What you can do when temporary disability benefits stop and you have not fully recovered from your injury?
If you are unable to work at your job while you are recovering from an industrial injury, you are entitled to temporary disability (TD). The insurance industry had their way with the legislature in 2004 (SB-899), so now there is a two-year cap on this benefit. For injuries after January 1, 2008, TD can be paid out in broken periods for up to five years. There are a few very narrow exceptions to the two-year cap that simply don’t apply to the vast majority of injured workers. You must make plans in the event that your condition prevents you from quickly reentering the work force. What happens if you are at the end of your two-year limit on TD, not finished with your medical treatment, and still unable to work?
A very important tip for your journey:
I heartily recommend that you file for State Disability Insurance (SDI) while you are on TD. Just do it! You can get an additional year of wage replacement if you qualify. It always amazes me how many people do not know about this benefit. Those deductions for “SDI” that have been withheld from your paycheck for all those years are finally going to pay off.
Normally you can’t get TD and SDI at the same time (unless the rates are different). But, by filing for SDI as soon as possible (and informing them that you are currently receiving TD), you can lock in the date you applied.
The Employment Development Department (EDD) normally denies your claim if you are getting TD, but if you need to reapply when your workers’ compensation benefits terminate, your qualification will be determined by the date you applied for SDI. Eligibility for SDI is determined from previous work history. While you are on TD, you could fall out of your “insured status” period for SDI. In that case, you might be out of luck, as you would have no SDI benefits to fall back on. If you timely file for SDI, you can preserve your rights to collect SDI benefits when your TD shuts down.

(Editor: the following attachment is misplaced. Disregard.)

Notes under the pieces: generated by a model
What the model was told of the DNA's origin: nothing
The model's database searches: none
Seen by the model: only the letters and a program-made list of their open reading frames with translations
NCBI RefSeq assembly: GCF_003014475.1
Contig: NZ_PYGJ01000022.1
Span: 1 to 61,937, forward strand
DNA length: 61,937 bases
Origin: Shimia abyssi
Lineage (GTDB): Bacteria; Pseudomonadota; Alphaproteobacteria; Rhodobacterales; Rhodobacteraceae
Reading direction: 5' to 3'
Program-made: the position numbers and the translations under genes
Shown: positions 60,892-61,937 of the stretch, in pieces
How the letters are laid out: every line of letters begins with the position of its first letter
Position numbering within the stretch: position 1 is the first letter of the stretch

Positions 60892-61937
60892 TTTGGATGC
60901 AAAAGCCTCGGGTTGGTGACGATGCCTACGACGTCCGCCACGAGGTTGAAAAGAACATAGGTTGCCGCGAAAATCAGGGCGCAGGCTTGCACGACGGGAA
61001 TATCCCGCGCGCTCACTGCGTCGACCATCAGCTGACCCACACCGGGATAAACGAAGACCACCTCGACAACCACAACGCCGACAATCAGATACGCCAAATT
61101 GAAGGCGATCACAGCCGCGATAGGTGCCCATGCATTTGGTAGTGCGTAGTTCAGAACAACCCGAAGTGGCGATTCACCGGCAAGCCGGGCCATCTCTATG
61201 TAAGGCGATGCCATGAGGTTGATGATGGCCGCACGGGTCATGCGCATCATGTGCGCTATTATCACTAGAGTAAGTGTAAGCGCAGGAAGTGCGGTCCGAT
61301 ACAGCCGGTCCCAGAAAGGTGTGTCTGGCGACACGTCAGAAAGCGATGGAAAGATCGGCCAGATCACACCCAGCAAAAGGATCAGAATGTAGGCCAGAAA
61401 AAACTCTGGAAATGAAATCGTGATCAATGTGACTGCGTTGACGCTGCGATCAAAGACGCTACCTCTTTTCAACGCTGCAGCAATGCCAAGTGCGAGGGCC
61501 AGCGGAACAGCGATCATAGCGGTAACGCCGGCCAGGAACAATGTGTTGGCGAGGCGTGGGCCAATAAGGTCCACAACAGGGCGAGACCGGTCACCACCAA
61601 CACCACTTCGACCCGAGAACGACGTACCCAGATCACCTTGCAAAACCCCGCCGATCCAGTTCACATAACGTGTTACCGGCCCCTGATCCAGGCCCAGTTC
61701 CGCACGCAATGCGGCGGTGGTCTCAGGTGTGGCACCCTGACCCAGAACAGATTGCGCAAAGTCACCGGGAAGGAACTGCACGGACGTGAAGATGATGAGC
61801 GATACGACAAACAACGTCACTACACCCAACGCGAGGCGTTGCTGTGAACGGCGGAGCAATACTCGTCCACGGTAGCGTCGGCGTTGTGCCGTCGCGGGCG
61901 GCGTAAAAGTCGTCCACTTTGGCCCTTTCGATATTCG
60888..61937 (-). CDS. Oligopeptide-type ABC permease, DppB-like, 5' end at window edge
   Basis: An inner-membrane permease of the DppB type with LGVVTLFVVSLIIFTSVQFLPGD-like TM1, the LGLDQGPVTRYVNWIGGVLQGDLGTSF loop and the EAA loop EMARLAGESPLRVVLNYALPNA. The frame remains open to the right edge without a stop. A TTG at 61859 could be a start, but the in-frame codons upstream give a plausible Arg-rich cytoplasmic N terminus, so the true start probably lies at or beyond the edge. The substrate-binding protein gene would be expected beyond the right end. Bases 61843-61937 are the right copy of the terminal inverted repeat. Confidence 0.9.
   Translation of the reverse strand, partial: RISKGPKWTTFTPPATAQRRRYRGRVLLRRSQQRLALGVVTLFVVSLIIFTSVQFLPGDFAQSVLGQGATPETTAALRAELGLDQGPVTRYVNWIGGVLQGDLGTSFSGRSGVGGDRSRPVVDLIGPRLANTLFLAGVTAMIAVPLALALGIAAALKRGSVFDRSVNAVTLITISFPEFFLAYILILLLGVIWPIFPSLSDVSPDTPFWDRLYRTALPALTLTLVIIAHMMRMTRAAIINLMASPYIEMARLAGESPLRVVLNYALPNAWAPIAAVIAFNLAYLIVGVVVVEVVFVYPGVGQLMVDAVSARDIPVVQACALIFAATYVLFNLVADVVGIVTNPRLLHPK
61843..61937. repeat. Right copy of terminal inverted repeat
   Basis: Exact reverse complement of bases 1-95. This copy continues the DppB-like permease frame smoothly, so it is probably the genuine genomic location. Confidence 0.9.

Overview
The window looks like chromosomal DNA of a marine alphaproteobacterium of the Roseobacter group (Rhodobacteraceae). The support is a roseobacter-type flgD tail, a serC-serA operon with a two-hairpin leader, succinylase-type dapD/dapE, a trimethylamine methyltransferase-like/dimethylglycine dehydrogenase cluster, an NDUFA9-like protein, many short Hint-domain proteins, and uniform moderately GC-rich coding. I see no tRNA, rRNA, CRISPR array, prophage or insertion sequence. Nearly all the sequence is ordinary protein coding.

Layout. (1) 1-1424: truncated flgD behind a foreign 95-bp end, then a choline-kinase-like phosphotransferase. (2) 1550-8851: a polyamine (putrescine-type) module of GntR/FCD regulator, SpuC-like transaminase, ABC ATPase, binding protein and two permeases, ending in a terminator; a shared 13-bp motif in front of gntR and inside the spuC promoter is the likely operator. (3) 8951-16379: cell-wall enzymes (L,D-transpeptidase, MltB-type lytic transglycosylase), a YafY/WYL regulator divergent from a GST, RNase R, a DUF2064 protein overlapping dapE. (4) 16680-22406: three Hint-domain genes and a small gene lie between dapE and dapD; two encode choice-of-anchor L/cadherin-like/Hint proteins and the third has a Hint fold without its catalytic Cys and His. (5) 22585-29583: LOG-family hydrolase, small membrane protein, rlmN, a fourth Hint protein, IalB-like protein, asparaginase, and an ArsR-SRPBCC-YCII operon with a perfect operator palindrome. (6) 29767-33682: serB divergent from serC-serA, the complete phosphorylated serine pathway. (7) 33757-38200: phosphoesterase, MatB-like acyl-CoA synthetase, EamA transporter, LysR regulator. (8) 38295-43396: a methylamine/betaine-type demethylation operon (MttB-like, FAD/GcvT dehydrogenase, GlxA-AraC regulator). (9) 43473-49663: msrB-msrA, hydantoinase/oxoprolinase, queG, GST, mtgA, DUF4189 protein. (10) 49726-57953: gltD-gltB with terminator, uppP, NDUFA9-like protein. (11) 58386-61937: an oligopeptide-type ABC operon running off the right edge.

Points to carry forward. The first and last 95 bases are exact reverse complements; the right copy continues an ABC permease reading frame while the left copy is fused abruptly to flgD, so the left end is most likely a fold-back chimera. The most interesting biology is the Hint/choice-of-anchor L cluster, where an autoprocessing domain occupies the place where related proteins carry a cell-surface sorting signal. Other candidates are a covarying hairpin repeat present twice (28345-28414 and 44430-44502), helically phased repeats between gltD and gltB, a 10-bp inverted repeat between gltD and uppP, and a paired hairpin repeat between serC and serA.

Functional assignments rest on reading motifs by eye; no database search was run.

The standard rule of thumb is that you must have paid into the SDI system for 17 months prior to your disability to draw the benefit. Take a look at your old pay stubs; do they note a deduction for SDI? If you paid this deduction for 17 months, you are golden! It is a huge tax-free infusion of cash that a lot of people simply do not think about. Get on your computer and go to the website for the California Employment Development Department (edd.ca.gov) to get the application process started. You can also find your “payment” history to see if you have paid into the program long enough to receive benefits.
Be careful here. You do not want to get paid TD and EDD benefits at the same time. If someone at the EDD is not paying attention, this could happen. You cannot “double dip” (get TD and SDI benefits at the same rate at the same time). Someone who knowingly does so commits fraud. But you are entitled to the “differential” if your EDD weekly benefit is higher than your TD benefit.
The irony is that the insurance industry found a way to pawn off a legitimate expense of the workers’ compensation system on the state and federal governments by setting up this two year limit. As a consequence, it forces people to file for SDI and Social Security Disability (SSD) early. Injured workers have found themselves hung out to dry if they have a serious injury that will take longer than two years to recover from. With the new medlegal procedures and the powerful tools the insurance companies have been given to delay or deny medical treatment, it is it almost guaranteed that some cases will take a long time to settle.
If you are a state employee, you need to think about filing for PERS disability, the website is calpers.ca.gov (STRS for teachers-calstrs.com). If you have a policy of short/long term disability provided as part of your benefits, you need to put applying for this benefit high on your “to do” list.
If it appears that your injury is serious enough to preclude you from doing any work, you need to consider an application for SSD/SSI. Application for these benefits requires claims within a specific time period and therefore requires prompt action on your part.